© 2024 St. Louis Public Radio
Play Live Radio
Next Up:
0:00 0:00
Available On Air Stations

Commentary: Unintended consequences of finance reform

This article first appeared in the St. Louis Beacon, July 1, 2010 - I believe the Durbin Amendment that is part of the Financial Reform Bill will hurt community banks and credit unions without providing the intended relief from big banks and credit card companies. The stated purpose of this amendment is to protect consumers from debit and credit card interchange fees.

Sen. Richard Durbin, D-Ill., believes that the "prices charged to consumers" by their favorite retailer will be reduced if this amendment is passed. That will not happen. Many businesses have to maximize profits to pay their stockholders. They will get a well-deserved break but I doubt anyone will actually reduce prices.

Interchange fees are the fees paid by the retailer to the institutions that issue, finance and service the cards. Passing this legislation as it now stands will take away financial institutions' revenue. This revenue loss will hurt member-focused organizations the worst. At big banks, the loss will likely be passed on to the consumer.

I, on the other hand, am one of thousands of credit union presidents nationwide who will painfully toil over what to do if this amendment is passed. See, our business model is not-for-profit. We think well beyond the knee-jerk reaction of passing said costs on to our members (customers).

If the revenue we earn is reduced, we will have to choose among cutting operating expenses, eliminating programs, decreasing services, depleting product offerings and/or raising fees. It will hurt our members. Competition will be altered, and the consumer will be at even greater risk for the unmitigated fees from the for-profit banking sector.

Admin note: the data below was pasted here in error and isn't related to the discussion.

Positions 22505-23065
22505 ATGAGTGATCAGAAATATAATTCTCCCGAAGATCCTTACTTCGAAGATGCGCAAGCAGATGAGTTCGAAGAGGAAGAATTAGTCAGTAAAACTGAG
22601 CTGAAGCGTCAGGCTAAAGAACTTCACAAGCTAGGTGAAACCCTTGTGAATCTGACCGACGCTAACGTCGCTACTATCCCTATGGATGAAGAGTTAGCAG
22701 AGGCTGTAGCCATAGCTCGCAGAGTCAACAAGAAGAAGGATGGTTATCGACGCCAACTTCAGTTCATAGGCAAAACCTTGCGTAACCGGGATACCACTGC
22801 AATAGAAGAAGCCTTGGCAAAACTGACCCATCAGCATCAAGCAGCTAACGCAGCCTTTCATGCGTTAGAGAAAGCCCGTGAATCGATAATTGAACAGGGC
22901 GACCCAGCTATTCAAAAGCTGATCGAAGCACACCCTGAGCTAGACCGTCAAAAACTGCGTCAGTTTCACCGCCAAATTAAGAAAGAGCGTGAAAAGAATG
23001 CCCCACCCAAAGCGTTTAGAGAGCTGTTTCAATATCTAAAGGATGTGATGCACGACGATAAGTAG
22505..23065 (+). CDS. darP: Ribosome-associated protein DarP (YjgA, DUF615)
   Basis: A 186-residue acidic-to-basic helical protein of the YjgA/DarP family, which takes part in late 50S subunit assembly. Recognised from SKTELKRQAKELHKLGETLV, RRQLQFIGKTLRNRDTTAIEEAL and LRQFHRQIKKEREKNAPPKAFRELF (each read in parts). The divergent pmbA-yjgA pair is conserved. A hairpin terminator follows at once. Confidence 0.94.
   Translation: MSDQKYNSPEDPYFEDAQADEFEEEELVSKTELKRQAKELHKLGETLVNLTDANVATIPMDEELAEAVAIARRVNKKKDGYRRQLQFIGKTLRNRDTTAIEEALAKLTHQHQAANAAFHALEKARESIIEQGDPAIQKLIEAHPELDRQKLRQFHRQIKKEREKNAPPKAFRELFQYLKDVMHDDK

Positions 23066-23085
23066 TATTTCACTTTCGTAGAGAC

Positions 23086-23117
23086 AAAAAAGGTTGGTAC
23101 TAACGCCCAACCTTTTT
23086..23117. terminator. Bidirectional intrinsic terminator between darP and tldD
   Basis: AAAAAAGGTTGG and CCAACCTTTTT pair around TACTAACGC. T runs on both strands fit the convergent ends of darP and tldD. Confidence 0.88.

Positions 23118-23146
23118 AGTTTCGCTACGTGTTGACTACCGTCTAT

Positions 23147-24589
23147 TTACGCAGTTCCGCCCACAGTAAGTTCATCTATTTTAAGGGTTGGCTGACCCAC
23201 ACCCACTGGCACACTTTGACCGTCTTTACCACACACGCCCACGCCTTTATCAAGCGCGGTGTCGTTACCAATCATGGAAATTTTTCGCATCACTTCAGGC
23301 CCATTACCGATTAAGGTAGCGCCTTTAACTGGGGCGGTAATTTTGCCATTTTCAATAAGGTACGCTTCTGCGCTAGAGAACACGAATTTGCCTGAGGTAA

So, to recap, if the Durbin Amendment is passed, retailers will receive savings that will not be passed on to the consumer. Banks (and maybe credit unions, too) will increase prices for services and products because they have to make up what they gave to the retailers. And consumers are left listing in the wind with less money and a floundering economy.

Legislators need to know that what they do in D.C. sometimes hurts consumers. As voters, we are ardent consumers. By most counts, we represent close to 70 percent of the overall economy. Durbin's amendment is a classic example of legislation whose unintended consequences will ultimately hurt the very people (consumers) it's designed to help. Credit unions, which work extremely hard to keep fees low for area consumers, will be hurt as well. 

Patrick K. Adams is president and chief executive of the St. Louis Community Credit Union